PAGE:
Next, we used the tetR tethering assay to assess CENP-A assembly activity promoted by various CENP-B sub-domains. Mutant CENP-B box alphoidtetO DNAs were transfected into cell lines stably expressing tetR–EYFP fused to a series of CENP-B deletions. Significant CENP-A assembly was detected with fusions carrying the N-terminal DBD and also fusions carrying the acidic domains (amino acids 403–556) (Fig. 8B). CENP-A assembly activity was low following tethering of the CENP-B dimer domain, but significantly above background. This is likely explained by interactions with endogenous full-length CENP-B (Fig. 3B) (Kitagawa et al., 1995). Thus, both the DBD and acidic domain of CENP-B can promote de novo CENP-A assembly on transfected alphoid DNA.
A HAC formation assay (Ikeno et al., 1998; Ohzeki et al., 2002) confirmed that CENP-A assembly via CENP-B tethering can induce functional centromere formation on exogenous mutant CENP-B box alphoidtetO DNA. When transfections were done in the absence of doxycycline, HACs were formed in two of 34 transformed HT1080 cell lines expressing tetR–EYFP–CENP-BFull (5.9%). In contrast, in the presence of doxycycline, no HAC was detected in 39 cell lines (Fig. 8C). No HACs were detected in HT1080 cell lines expressing either tetR–EYFP–CENP-BDBD or tetR–EYFP–CENP-Bacidic domain. Thus, tetR-fused, full-length CENP-B tethered to mutant CENP-B box alphoid DNA via tetO retains the ability to assemble de novo CENP-A competent for functional centromere formation, but either the N-terminal DBD or the acidic domain alone does this with reduced effectiveness. Further analysis is needed to determine whether either domain alone has the ability to assemble functional centromeres at low efficiency.
Furthermore, to investigate whether ASH1L is involved in the de novo CENP-A assembly pathway promoted by the CENP-B acidic domain in HT1080 cells (Fig. 8B), we depleted ASH1L and used ChIP-qPCR to quantify CENP-A assembly following tethering of tetR–EYFP–CENP-B403–556 to alphoidtetO DNA with mutant CENP-B boxes. Levels of de novo CENP-A assembly and H3K36 methylation on transfected mutant CENP-B box alphoidtetO DNA were significantly decreased in the ASH1L-depleted cells (Fig. S5B). Since anti-CENP-B antibody showed no enrichment of mutant CENP-B box alphoidtetO DNA, it is obvious that endogenous CENP-B is not involved in this CENP-A assembly reaction. Importantly, no significant change was detected in total cellular CENP-A levels following ASH1L depletion to 6.3% of control levels (Fig. S5A). These results suggest that ASH1L is critical also for de novo CENP-A assembly via the CENP-B acidic domain in HT1080.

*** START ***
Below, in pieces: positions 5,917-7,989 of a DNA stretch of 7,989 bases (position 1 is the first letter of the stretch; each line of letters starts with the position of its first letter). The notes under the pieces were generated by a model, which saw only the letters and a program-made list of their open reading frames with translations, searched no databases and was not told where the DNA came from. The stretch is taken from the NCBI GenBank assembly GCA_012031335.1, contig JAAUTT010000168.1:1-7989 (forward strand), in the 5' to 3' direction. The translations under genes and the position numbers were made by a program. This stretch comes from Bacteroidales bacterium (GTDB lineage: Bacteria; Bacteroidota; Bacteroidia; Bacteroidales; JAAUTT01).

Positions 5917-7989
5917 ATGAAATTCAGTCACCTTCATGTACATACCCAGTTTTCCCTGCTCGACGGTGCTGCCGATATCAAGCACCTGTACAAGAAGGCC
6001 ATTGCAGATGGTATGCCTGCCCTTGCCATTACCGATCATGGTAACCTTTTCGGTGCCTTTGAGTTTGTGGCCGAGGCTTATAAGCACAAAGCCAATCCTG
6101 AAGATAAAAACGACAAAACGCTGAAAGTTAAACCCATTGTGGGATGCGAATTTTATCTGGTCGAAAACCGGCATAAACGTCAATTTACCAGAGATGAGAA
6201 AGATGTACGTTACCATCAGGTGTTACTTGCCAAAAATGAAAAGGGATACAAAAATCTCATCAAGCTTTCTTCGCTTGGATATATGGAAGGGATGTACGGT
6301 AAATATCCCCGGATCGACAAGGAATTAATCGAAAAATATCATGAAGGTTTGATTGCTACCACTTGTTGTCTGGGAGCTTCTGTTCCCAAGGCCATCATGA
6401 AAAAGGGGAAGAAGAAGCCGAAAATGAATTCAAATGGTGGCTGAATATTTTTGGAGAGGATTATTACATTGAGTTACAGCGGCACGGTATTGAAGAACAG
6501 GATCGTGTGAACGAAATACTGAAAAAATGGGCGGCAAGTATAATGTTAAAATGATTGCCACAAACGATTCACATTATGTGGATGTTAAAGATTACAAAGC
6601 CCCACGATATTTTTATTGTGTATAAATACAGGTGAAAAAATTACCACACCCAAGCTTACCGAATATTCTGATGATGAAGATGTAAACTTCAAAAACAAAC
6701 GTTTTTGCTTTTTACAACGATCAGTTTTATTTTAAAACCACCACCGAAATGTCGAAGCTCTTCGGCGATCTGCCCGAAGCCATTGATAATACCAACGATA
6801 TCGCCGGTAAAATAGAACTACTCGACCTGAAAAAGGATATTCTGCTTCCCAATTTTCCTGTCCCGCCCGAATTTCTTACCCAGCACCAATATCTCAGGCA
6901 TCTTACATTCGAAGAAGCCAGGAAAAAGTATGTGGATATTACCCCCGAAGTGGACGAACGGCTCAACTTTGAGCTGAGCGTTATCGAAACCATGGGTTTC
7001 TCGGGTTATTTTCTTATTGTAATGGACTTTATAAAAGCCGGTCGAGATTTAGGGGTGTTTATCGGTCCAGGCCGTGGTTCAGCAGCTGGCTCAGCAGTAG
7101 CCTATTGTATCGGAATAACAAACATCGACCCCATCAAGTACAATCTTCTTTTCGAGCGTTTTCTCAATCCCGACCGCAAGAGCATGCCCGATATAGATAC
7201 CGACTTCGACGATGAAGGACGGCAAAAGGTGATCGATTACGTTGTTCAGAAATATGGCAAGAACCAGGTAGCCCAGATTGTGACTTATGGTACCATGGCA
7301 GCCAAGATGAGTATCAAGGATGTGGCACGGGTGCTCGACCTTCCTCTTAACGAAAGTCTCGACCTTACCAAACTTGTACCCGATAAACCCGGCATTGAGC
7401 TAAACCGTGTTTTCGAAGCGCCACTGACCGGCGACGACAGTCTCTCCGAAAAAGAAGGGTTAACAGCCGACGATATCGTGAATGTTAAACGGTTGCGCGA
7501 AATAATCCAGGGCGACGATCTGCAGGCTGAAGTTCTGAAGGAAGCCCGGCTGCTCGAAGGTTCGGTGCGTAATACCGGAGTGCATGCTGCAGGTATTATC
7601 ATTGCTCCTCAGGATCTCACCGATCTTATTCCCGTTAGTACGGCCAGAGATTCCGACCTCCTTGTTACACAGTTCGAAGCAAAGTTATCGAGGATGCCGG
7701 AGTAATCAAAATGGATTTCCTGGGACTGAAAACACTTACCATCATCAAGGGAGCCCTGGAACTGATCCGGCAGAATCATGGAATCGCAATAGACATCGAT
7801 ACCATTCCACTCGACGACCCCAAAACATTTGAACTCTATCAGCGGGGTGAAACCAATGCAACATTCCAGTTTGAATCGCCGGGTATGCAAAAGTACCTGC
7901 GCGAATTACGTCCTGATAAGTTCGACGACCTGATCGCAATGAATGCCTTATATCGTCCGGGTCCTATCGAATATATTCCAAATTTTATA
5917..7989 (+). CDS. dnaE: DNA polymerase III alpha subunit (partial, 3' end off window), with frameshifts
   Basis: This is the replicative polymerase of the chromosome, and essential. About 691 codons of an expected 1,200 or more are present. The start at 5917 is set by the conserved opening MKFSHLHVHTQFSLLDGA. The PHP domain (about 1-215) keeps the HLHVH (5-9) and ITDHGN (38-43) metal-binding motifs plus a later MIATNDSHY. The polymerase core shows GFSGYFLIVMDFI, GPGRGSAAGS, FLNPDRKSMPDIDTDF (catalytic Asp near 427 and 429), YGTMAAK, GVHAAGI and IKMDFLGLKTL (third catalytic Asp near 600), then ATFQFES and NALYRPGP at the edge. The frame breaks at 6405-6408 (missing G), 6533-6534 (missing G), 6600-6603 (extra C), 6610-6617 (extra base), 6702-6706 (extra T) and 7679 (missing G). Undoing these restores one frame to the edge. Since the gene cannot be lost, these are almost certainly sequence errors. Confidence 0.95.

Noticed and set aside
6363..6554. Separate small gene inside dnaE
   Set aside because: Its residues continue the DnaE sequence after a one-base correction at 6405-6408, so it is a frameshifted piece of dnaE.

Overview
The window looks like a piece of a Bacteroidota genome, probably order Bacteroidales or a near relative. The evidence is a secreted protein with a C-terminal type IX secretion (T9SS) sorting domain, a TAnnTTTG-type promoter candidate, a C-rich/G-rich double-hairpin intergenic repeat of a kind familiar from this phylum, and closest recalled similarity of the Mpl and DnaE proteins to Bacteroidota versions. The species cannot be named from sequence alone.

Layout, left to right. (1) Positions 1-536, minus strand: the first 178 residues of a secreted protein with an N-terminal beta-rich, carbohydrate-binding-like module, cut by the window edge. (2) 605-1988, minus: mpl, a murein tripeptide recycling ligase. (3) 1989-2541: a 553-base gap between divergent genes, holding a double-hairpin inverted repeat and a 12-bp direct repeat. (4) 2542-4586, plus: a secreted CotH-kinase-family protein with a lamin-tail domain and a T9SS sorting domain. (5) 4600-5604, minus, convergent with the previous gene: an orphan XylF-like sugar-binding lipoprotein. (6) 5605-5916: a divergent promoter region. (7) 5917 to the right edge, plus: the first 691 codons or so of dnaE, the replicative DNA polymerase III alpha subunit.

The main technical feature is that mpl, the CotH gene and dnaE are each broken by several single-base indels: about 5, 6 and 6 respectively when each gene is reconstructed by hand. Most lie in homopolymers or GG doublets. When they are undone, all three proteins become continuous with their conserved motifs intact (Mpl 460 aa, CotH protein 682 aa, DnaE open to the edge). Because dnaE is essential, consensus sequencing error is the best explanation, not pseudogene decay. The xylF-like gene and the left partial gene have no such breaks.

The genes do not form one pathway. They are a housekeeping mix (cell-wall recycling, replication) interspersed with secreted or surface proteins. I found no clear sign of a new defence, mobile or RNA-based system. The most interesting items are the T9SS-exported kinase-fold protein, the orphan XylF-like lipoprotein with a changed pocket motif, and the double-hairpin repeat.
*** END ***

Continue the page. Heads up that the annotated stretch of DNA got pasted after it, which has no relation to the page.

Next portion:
CENP-B is a remarkable protein that can promote ‘open’ or ‘closed’ chromatin states on alphoid DNA, with profound consequences for centromere activity and kinetochore assembly. Here, we have shown that two independent CENP-B domains can stimulate de novo CENP-A assembly on introduced alphoid DNA. In addition to the N-terminal DNA-binding domain, which can bind to CENP-A nucleosomes (Fujita et al., 2015; Fachinetti et al., 2015), the CENP-B acidic domain (amino acids 403–556; Earnshaw, 1987b) facilitated assembly of the H3K36 methyltransferase ASH1L, thereby inducing an open chromatin state competent for CENP-A assembly or exchange. Thus, the CENP-A assembly mechanism involving the acidic domain is quite different from that involving the DBD. Importantly, full-length CENP-B containing both domains could efficiently induce functional centromere and HAC formation on transfected alphoid DNA.
Functionally antagonistic histone modifications induced by CENP-B binding
We previously reported that CENP-B facilitates H3K9 methylation at an ectopic alphoid DNA integration site on chromosome arms in MEF cell lines (Okada et al., 2007). Here, we have confirmed that CENP-B binding promotes Suv39h1 and HP1 assembly and H3K9 methylation on alphoid DNA at both ectopic integration sites and endogenous centromeres in human cell lines. Importantly, CENP-B-induced H3K9 methylation only occurs subsequent to CENP-A and CENP-C assembly on exogenous alphoid DNA (Ohzeki et al., 2012). Remarkably, H3K36 methylation, a mark associated with active transcription, was also found on alphoid DNA arrays and occurred with similar timing to CENP-A and CENP-B assembly. Our results demonstrate that ASH1L and/or HP1 recruited by the CENP-B acidic domain assemble mutually exclusively and dynamically on alphoid DNA to ‘bidirectionally’ generate alternative epigenetic chromatin, whose balance is important to maintain centromere function (Figs 4-6).